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Wikipedia

Dice snake

The dice snake (Natrix tessellata) is a European nonvenomous snake belonging to the family Colubridae, subfamily Natricinae.

Brief description[edit]

A Dice Snake in Umbria, Italy

Females are bigger than males. Maximum size is 1.0-1.3 m (39-51 inches) long. The color may vary from greyish green to brownish or almost black, with dark spots on the back. The belly is sometimes vividly coloured in yellow or orange, with black spots, very similar to dice, hence the name.

Biology[edit]

Living mainly near river streams or lakes, it frequently feeds on fish. Sometimes it feeds also on amphibians like frogs, toads and tadpoles.

This snake is not venomous. As a defense it spreads a very bad smelling secretion from its cloaca. Another defence mechanism is thanatosis, meaning playing dead.

During the mating season (March–April-May) they congregate in large groups. Egg laying is usually in July, and one clutch consists of 10-30 eggs. The young snakes hatch in early September.

Dice snakes hibernate from October to April in dry holes near the water.

Distribution[edit]

The dice snake is found throughout Europe and Asia: Lebanon, Israel, Germany, Switzerland, Austria, France, Croatia, Slovenia, Bosnia and Herzegovina, Montenegro, Republic of Macedonia, Serbia, Italy, Czech Republic, Slovakia, Poland,[2] Albania, Romania, Bulgaria, Hungary, Turkey, Greece, Cyprus, Afghanistan, Russia, Ukraine, Armenia, Georgia, Azerbaijan, Kazakhstan, Turkmenistan, Tajikistan, Uzbekistan, Kyrgyzstan, Iraq, Lebanon, Syria, Jordan, Yemen, Egypt, Pakistan, China.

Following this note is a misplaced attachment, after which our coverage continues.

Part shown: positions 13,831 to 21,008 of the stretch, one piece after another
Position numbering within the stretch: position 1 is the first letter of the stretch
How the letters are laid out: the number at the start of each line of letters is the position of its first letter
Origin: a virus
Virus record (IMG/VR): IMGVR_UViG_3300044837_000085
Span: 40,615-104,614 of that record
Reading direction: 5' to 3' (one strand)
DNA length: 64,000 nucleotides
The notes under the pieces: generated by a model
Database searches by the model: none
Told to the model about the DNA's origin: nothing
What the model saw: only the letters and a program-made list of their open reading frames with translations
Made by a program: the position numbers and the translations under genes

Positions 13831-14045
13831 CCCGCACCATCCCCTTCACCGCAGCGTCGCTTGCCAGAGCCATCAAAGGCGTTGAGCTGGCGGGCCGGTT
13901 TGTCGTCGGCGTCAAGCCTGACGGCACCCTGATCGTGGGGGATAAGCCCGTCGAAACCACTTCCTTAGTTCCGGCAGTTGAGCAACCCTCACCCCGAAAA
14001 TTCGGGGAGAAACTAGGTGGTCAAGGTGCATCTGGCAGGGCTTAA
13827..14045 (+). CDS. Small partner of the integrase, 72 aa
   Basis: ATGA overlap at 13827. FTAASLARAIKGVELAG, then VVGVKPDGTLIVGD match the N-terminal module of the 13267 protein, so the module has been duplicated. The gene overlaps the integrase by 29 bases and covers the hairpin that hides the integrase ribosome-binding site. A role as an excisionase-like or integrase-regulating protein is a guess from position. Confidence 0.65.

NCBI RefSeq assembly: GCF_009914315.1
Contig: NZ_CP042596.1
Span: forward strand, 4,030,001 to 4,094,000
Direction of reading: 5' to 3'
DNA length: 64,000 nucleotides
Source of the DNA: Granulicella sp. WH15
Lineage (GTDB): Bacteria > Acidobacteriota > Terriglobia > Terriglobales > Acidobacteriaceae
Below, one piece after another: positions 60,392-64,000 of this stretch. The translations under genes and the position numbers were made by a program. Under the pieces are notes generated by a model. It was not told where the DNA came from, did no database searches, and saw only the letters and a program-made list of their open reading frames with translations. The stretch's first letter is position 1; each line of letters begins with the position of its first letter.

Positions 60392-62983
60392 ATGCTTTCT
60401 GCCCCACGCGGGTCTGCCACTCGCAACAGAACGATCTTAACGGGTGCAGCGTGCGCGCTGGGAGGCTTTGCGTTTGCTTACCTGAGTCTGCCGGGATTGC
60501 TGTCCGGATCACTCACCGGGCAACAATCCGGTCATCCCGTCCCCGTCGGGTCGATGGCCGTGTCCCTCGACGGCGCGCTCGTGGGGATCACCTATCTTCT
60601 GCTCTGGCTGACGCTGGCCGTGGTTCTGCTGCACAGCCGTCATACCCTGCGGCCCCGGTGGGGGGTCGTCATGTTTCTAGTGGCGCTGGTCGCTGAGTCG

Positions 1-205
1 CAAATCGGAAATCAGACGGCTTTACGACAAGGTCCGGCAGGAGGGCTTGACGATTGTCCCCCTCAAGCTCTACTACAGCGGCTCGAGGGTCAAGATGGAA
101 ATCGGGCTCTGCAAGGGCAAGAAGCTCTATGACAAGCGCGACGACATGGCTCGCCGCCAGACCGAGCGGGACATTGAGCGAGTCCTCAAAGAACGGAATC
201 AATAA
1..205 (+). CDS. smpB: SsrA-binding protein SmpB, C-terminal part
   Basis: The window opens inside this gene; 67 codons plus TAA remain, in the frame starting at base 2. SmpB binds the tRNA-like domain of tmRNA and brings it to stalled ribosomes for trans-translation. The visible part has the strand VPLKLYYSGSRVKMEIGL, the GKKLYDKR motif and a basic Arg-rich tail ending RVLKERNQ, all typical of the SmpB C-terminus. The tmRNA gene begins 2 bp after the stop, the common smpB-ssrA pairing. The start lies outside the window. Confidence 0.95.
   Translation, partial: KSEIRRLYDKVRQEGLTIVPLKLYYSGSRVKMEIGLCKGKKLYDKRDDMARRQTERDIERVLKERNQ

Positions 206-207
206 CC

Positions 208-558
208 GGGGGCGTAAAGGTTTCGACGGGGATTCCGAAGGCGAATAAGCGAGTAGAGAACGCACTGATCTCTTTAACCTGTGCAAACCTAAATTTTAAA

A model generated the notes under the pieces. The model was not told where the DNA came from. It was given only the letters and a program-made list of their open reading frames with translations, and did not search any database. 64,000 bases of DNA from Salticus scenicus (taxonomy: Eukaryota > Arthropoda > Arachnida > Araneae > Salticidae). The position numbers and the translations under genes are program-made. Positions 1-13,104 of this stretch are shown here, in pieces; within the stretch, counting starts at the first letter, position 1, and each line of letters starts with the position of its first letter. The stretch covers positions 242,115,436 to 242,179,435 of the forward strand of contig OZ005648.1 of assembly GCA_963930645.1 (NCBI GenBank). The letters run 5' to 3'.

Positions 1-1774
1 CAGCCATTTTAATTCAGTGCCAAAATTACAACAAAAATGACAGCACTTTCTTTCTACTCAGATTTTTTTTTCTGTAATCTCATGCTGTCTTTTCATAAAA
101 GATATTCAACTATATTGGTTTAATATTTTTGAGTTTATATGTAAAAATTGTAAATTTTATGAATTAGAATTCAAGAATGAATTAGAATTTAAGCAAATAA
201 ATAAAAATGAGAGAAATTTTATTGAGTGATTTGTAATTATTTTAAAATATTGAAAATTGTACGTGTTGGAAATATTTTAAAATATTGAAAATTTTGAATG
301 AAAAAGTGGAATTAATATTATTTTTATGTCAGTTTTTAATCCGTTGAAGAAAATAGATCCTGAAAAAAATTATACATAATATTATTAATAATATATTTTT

Research projects[edit]

One of the most numerous population lives in the vicinity of the ruins of Histria, in Dobrogea region, Romania. This population has been recently discovered to be threatened by a parasitic nematode, namely Eustrongylides. Since 2005, the population from Histria has been in researchers' attention. For example, a joint Romanian-Swedish-Czech research program, is focused on population biology studies and parasitic threats of this unique coastal population. An overview on Biology, Distribution and Conservation is given in [3]

References[edit]

  1. ^ Boulenger, G.A. 1893. Catalogue of the Snakes in the British Museum (Natural History), Volume I. London. pp. 233-234
  2. ^ Vlcek, Petr; Bartlomiej Najbar and Daniel Jablonski. (2010) First records of the Dice Snake (Natrix tessellata) from the North-Eastern part of the Czech Republic and Poland. Herpetology Notes 3:23-26
  3. ^ Mebert, Konrad (ed.): The Dice Snake, Natrix tessellata: Biology, Distribution and Conservation of a Palaearctic Species. Mertensiella 18, 2011, pp. 1-456.